The Beginning of Wisdom: Proverbs 1:7


Proverbs 1 7 memeGathering Prayer: (Do this prayer repeat-after-me style)
Dear Jesus, we thank you for time to feed our faith as a family, and time to learn how to be truly wise.  Help our time to be holy time.  In your name we pray, Amen.

Bible Story:  Proverbs 1:7
My girls are all crazy about owls at the moment.  Owl blankets, owl pillows, owl stuffed animals, owl masks, owl print outfits; you name it, we’ve got it.  I thought it would be timely if I came up with a Family God Time that had to do with owls, and owls remind me of wisdom.  This week’s verse reminds us where wisdom begins.

Read the verse:   The fear of the Lord is the beginning of knowledge;
fools despise wisdom and instruction. (Proverbs 1:7 NRSV)

Discuss as a family:  There might be a lot of terms to define in this one simple verse.  Here are some definitions to help you:

Knowledge: (dictionary) facts, information, and skills acquired by a person through experience or education; the theoretical or practical understanding of a subject. (plain sense) The stuff you know in your head.

Fool:  a person who acts unwisely or imprudently; a silly person.

Despise:  (dictionary) feel contempt or a deep repugnance for. (plain sense) hate.

Wisdom:  (dictionary) the soundness of an action or decision with regard to the application of experience, knowledge, and good judgment. (plain sense) putting what you know in your head into use in your life.

Instruction: (dictionary) detailed information telling how something should be done, operated, or assembled. (plain sense) being taught how to do something.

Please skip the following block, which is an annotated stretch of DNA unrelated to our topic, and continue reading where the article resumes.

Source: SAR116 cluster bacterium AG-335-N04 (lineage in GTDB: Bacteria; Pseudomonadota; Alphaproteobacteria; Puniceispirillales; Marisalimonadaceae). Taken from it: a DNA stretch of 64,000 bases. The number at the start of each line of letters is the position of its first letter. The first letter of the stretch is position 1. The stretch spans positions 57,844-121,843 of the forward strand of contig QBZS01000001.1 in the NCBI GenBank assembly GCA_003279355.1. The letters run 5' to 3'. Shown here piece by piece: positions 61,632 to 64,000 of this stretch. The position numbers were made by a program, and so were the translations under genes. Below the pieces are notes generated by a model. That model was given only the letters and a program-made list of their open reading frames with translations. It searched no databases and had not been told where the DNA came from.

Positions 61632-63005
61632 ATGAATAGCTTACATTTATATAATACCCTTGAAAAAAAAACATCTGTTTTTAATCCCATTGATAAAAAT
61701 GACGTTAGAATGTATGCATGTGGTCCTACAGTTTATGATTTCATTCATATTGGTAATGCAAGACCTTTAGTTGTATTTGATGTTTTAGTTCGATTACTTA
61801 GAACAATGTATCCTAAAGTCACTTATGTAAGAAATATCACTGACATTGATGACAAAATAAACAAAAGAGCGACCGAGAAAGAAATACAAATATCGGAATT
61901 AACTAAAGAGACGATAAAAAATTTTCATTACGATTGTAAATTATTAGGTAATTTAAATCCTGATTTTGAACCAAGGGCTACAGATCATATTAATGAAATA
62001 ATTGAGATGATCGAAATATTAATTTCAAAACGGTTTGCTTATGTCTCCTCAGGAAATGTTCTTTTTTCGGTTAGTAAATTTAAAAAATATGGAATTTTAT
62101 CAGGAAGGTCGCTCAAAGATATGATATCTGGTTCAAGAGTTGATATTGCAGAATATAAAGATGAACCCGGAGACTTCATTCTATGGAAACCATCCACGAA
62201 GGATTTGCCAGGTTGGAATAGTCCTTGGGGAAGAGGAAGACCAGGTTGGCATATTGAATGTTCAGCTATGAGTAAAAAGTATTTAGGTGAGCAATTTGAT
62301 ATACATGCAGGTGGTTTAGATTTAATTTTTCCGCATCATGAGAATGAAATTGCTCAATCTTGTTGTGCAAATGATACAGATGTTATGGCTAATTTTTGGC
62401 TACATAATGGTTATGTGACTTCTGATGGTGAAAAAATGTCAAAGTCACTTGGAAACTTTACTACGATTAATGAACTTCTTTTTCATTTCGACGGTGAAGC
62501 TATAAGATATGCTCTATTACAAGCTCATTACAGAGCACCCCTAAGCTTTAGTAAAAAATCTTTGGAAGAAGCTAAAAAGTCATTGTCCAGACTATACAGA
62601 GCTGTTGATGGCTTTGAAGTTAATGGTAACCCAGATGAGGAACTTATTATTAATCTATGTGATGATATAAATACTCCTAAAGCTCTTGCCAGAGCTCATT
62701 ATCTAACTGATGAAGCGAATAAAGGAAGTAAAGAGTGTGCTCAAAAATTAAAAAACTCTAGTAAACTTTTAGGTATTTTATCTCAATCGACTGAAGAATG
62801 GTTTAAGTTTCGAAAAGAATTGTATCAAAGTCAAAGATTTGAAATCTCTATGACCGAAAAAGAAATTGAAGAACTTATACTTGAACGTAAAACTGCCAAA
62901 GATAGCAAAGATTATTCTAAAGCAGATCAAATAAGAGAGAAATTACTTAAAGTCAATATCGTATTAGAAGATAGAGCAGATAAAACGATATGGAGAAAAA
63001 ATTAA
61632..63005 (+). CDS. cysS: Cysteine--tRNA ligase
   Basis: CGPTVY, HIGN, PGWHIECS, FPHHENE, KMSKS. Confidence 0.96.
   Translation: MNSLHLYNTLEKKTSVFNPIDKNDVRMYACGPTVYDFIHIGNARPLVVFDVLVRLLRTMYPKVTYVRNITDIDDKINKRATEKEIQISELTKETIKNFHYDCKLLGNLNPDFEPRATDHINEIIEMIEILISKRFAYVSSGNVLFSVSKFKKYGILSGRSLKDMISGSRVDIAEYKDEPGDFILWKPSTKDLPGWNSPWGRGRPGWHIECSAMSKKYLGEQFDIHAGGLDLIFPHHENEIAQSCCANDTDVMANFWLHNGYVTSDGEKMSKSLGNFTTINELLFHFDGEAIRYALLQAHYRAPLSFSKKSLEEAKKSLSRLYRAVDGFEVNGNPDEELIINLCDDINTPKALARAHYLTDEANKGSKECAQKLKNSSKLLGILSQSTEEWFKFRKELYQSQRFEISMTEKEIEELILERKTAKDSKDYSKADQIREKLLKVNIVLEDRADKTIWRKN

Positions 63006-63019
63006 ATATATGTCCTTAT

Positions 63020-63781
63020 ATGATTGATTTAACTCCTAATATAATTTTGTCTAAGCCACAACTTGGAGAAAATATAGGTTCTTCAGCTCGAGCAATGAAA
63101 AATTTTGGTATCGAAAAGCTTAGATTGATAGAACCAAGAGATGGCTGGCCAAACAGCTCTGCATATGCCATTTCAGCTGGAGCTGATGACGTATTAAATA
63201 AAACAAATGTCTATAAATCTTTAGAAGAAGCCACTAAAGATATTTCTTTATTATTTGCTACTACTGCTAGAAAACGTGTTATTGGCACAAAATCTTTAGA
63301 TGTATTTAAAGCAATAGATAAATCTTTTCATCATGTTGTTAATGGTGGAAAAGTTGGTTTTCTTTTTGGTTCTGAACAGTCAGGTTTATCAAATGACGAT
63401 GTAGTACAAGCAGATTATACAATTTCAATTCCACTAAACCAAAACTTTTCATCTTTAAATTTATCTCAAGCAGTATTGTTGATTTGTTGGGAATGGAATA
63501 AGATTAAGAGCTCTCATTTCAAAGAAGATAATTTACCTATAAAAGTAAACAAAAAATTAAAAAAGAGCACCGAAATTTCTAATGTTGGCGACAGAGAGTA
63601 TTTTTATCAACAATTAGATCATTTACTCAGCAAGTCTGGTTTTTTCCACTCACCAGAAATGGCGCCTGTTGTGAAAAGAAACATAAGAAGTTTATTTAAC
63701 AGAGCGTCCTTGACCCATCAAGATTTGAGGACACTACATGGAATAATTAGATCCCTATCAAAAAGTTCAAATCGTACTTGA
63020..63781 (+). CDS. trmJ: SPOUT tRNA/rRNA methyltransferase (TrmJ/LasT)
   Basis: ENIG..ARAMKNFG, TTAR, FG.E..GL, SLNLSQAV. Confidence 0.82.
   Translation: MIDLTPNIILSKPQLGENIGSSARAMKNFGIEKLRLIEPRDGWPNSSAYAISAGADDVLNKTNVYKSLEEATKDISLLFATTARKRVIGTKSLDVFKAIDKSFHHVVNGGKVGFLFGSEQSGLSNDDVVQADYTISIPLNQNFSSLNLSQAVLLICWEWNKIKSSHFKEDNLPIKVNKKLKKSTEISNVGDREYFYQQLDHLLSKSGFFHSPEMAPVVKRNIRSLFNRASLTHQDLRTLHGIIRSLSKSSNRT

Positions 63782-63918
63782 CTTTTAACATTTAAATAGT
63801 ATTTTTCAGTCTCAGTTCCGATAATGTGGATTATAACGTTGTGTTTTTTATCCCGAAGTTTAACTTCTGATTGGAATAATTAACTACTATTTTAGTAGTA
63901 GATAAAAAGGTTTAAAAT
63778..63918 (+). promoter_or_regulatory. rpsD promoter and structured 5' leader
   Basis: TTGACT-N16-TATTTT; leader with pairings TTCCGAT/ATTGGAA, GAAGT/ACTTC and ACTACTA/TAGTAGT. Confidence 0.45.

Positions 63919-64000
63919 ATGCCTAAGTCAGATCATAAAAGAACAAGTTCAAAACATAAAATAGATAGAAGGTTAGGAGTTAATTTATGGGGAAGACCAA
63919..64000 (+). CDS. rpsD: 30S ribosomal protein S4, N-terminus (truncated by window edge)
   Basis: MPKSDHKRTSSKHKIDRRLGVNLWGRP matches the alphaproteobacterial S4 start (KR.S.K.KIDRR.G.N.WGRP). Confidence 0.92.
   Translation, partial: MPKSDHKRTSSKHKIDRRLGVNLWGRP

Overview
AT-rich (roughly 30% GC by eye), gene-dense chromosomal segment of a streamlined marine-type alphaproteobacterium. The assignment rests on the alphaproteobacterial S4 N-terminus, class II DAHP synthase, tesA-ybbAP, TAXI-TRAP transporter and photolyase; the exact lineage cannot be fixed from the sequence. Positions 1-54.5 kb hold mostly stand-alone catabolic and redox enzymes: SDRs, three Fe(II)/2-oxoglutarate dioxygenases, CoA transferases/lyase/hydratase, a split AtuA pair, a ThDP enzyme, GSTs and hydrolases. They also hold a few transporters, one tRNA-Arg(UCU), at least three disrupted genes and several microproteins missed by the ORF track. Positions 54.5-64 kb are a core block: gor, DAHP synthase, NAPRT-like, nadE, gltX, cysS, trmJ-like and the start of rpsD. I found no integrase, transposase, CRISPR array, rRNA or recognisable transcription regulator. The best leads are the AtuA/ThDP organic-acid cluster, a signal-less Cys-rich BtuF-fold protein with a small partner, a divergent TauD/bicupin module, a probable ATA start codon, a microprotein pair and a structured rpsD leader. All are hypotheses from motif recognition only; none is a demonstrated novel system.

So, we might rewrite this verse like this:

The fear of the Lord is the beginning of knowing what to do.  Silly people hate using what they know and learning from others.

Did your family have any questions about “fearing the Lord”? Mine did.  They way that I understand this comes from Luther’s Small Catechism.  In this case, fearing the Lord is not about cowering in a corner or being worried that God will hate us.  Instead, it is respect and a sense of awe.  Have you ever looked at the stars at night and thought, “Wow, I am small.  I am glad God is in charge,” or walked into a big church like a cathedral and hushed your voice?  That is what this proverb means by “fear.”  Awe.  Wonder.  Respect.

More Questions: Who are some people you know who have a lot of knowledge?  Who are some people you know that are wise?  Who do you respect?  What is a time that you have felt in awe of God?  If you are able to answer any of these questions, you are beginning to get what this proverb is about!

Activity:  Foam Owls
To make our foam owls, I used scraps of foam, pipe cleaners, and googly eyes leftover from our Valentine’s project.  You can see the picture here:

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Cut out the shape of an owl and two wings from foam.
Cut out two large circles out of black foam for the eyes.  Attach googly eyes to the circles.
Cut a small triangle out of orange foam for the beak.  Attach the eyes and beak to the body.  Attach the wings (you can use glue or brads).
Decorate the body with a ball point pen.  You can add texture to the wings by pressing dots into them with the tines of a fork.
Enjoy!  My little girls had these torn apart in about 2 hours, but they were fun while they lasted!

If you are a braver parent than I am, try this owl stamping craft from Pinterest:


Song:  Wisdom Song
This song is one that I made up to help my children learn this proverb.  The first part is call and response.  The second part is for singing together. Enjoy!

Thanks for your commitment to faithfully feed your family’s faith!  I hope that this time was holy time for you.

Closing Prayer: (Can be a repeat after me prayer if you have non-readers in your family)
Thank you, God, for this holy time together to feed our faith as a family.  Bless us as we remember that you are the beginning of our wisdom.  In Jesus’ name we pray, Amen.